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A developmental cell-type switch in cortical interneurons leads to a selective defect in cortical oscillations.

ABSTRACT: The cellular diversity of interneurons in the neocortex is thought to reflect subtype-specific roles of cortical inhibition. Here we ask whether perturbations to two subtypes--parvalbumin-positive (PV+) and somatostatin-positive (SST+) interneurons--can be compensated for with respect to their contributions to cortical development. We use a genetic cell fate switch to delete both PV+ and SST+ interneurons selectively in cortical layers 2-4 without numerically changing the total interneuron population. This manipulation is compensated for at the level of synaptic currents and receptive fields (RFs) in the somatosensory cortex. By contrast, we identify a deficit in inhibitory synchronization in vitro and a large reduction in cortical gamma oscillations in vivo. This reveals that, while the roles of inhibition in establishing cortical inhibitory/excitatory balance and RFs can be subserved by multiple interneuron subtypes, gamma oscillations depend on cellular properties that cannot be compensated for--likely, the fast signalling properties of PV+ interneurons.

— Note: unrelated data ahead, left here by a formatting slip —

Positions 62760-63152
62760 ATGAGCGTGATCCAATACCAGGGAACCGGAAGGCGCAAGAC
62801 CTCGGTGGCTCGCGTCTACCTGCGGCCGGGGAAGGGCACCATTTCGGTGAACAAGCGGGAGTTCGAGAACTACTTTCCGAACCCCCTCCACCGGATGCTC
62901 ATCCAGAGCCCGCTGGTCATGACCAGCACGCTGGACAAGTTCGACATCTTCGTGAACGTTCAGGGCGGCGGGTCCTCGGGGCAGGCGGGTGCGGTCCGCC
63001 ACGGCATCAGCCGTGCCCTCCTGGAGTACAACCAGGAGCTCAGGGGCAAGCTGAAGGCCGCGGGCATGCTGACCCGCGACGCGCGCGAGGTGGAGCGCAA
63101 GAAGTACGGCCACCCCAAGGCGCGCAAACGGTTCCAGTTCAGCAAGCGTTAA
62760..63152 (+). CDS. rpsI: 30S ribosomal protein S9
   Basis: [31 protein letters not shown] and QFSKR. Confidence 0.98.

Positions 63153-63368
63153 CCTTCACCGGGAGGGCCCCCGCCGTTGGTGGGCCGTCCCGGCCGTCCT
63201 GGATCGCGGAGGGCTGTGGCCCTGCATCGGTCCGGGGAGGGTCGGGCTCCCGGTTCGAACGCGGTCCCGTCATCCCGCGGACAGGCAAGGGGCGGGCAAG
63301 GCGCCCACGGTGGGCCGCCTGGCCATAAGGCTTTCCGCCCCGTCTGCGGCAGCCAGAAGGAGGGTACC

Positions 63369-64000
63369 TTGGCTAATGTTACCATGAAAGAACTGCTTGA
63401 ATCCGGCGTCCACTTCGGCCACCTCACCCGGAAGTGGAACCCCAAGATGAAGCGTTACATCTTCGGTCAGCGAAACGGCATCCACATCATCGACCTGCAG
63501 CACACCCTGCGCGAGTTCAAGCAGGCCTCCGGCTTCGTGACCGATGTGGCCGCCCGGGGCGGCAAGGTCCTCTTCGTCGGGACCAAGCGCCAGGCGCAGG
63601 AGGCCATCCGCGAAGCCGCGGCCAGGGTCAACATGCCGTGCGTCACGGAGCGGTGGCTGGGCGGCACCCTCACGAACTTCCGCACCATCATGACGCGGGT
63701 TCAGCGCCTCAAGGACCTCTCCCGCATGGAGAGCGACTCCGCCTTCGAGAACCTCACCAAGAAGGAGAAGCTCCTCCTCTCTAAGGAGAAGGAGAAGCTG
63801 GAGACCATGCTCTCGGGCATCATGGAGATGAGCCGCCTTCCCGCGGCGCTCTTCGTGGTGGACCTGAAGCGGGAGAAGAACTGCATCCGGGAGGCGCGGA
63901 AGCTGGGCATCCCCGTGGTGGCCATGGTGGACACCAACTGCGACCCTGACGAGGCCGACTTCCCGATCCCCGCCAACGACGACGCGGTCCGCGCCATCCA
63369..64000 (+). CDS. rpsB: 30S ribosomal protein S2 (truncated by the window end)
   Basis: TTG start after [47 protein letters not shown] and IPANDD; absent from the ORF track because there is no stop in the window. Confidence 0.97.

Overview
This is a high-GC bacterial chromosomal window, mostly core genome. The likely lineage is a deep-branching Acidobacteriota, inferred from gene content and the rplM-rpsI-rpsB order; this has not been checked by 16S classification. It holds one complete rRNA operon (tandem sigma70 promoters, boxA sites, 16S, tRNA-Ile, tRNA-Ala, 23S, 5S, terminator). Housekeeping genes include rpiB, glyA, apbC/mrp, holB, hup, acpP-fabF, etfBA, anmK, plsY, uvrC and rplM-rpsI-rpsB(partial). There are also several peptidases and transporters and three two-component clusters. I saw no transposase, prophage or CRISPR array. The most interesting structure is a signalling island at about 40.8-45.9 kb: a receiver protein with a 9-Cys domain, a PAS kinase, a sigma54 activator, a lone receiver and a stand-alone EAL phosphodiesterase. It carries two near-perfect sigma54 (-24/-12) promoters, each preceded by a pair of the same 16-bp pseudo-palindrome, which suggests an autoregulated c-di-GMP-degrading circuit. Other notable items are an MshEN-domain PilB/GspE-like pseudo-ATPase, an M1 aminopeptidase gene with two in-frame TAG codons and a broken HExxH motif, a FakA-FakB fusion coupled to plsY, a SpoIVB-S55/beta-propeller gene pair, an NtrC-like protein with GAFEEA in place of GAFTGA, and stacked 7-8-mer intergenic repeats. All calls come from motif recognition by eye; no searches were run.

PROVIDER: S-EPMC4220465 | BioStudies | 2014-01-01T00:00:00Z

REPOSITORIES: biostudies

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